Queens Park Rangers director of football Les Ferdinand has said the "message has been lost" regarding footballers taking the knee at the start of matches.
Both sets of players failed to take the knee in the Championship match between QPR and Coventry City on Friday which led to criticism.
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A number of England Football League clubs failed to take the knee over the weekend and Ferdinand has questioned whether the stance is making a real impact on the sport.
"This should not be about QPR," he said in a club statement. "Many clubs did not take the knee on the opening weekend, yet this was not reported.
"Taking the knee was very powerful but we feel that impact has now been diluted. In the same way 'Clap For Carers' was very emotional for us all, it got to a stage where it had run its natural course and the decision was rightly made to stop it.
"Does that mean we, as a nation, don't care or appreciate our NHS workers? Of course it doesn't. No one is more passionate than me about this topic.
"I have spoken on the matter throughout my footballing life. I work for one of the most diverse football clubs in this country. A lot of people are being fooled out there.
"Recently, I took the decision not to do any more interviews on racism in football because the debate was going around in circles. People want a nice soundbite when something happens, but how many of the media who have criticised QPR over the past 48 hours genuinely want change?
"The taking of the knee has reached a point of 'good PR' but little more than that. The message has been lost. It is now not dissimilar to a fancy hashtag or a nice pin badge.
"Taking the knee will not bring about change in the game -- actions will."
Ferdinand also referenced a 2019 QPR's under-18 side walked off the pitch following alleged racist abuse during a match in Spain and said the club received no help from the relevant footballing bodies.
"Those media that have been quick to question us should be looking more inwardly," he added. Our under 18s were forced to abandon a game in August 2019 against AD Nervion FC due to racist abuse.
"More than 12 months on, UEFA refused to deal with the situation and the Spanish FA did nothing.
"What media coverage has been given to that? Not nearly as much as what has been granted to QPR not taking a knee.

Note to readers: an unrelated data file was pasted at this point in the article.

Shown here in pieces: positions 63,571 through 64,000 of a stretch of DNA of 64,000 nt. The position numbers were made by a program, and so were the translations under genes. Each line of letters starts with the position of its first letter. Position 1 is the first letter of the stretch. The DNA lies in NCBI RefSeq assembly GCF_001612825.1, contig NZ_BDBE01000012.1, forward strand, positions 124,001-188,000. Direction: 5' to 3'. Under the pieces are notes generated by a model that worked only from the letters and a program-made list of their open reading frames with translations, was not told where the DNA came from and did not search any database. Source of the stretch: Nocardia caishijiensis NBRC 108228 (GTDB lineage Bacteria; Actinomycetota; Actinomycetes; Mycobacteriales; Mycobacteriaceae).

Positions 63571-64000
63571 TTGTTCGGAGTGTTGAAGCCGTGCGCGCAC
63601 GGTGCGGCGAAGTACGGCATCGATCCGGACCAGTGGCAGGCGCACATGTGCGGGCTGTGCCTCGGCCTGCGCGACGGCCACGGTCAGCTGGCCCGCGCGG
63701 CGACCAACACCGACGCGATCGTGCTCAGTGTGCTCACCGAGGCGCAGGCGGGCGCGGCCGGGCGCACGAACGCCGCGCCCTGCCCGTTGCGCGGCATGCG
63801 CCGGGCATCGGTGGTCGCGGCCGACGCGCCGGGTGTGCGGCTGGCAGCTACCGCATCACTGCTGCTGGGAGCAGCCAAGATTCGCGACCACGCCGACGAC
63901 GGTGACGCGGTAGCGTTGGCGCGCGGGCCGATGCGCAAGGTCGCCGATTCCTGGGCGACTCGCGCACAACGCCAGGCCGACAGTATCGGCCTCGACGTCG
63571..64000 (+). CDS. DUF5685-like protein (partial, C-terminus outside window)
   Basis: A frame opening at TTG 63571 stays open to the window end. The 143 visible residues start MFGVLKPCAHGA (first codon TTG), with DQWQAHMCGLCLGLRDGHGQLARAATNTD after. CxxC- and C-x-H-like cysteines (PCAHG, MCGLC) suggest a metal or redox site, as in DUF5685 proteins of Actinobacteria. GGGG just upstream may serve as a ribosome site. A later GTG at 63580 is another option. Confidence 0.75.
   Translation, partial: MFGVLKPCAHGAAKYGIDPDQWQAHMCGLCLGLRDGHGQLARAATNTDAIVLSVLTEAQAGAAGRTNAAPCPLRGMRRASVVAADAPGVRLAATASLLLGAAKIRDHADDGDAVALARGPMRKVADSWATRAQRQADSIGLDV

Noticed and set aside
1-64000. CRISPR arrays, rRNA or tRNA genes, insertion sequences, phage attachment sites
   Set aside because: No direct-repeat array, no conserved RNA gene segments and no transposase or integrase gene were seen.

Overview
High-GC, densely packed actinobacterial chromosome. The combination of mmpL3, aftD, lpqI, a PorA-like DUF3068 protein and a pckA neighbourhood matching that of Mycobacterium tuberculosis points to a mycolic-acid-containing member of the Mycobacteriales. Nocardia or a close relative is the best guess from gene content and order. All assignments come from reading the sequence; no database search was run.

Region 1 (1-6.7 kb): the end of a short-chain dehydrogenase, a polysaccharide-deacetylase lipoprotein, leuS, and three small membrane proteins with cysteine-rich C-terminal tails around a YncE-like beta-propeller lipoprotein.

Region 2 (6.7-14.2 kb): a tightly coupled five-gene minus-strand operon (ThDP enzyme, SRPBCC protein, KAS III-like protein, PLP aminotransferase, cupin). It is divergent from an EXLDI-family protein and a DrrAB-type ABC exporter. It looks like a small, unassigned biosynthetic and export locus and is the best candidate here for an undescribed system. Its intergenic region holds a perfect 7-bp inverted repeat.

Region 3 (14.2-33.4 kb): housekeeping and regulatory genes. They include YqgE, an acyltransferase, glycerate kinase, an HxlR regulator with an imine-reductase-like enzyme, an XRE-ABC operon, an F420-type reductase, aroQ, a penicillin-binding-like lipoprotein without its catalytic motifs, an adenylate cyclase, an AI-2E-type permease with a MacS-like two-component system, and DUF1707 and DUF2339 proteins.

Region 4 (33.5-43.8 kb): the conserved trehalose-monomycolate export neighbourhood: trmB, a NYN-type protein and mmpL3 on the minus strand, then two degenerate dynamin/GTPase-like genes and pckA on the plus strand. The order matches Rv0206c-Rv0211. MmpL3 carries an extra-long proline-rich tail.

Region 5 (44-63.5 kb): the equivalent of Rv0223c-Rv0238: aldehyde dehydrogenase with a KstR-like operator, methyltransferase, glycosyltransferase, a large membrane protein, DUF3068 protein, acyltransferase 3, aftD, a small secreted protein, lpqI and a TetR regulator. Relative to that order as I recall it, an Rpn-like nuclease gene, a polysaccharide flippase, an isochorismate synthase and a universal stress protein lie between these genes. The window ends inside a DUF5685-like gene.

"Don't judge us. Simple research and evidence will show you we are doing more than most. If you want change, judge yourselves."
The statement also added that the decision not to take a knee was not a lack of support for the Black Lives Matter Movement.
Back in June, footballers across Europe gave voice in the campaign to raise awareness of the Black Lives Matter movement outside of the United States, as it gained worldwide attention in the wake of the death of American citizen George Floyd in police custody in May.
Ahead of the 2020-21 campaign, Premier League clubs and officials agreed to continue to take a knee but decided to replace Black Lives Matter badges for ones which read "No Room For Racism."
English football's main anti-racism body Kick It Out issued a statement in support of QPR and urged people to raise awareness however they felt best.
"We know that racial injustice and other forms of discrimination did not end when the last football season ended," the statement read. "We encourage the players to continue to protest in whatever form they feel comfortable and to do so free of the risk of sanction, whether that protest is taking a knee, wearing a badge or any other form.
"I know that Lee Hoos and Les Ferdinand at QPR are deeply committed to equality. I know how rightfully enraged they were by the treatment of their youth team players last summer and the pitiful response of UEFA and the Spanish FA. I agree with them that we need to focus on action that creates real change.
"We should be talking about solutions not symbols."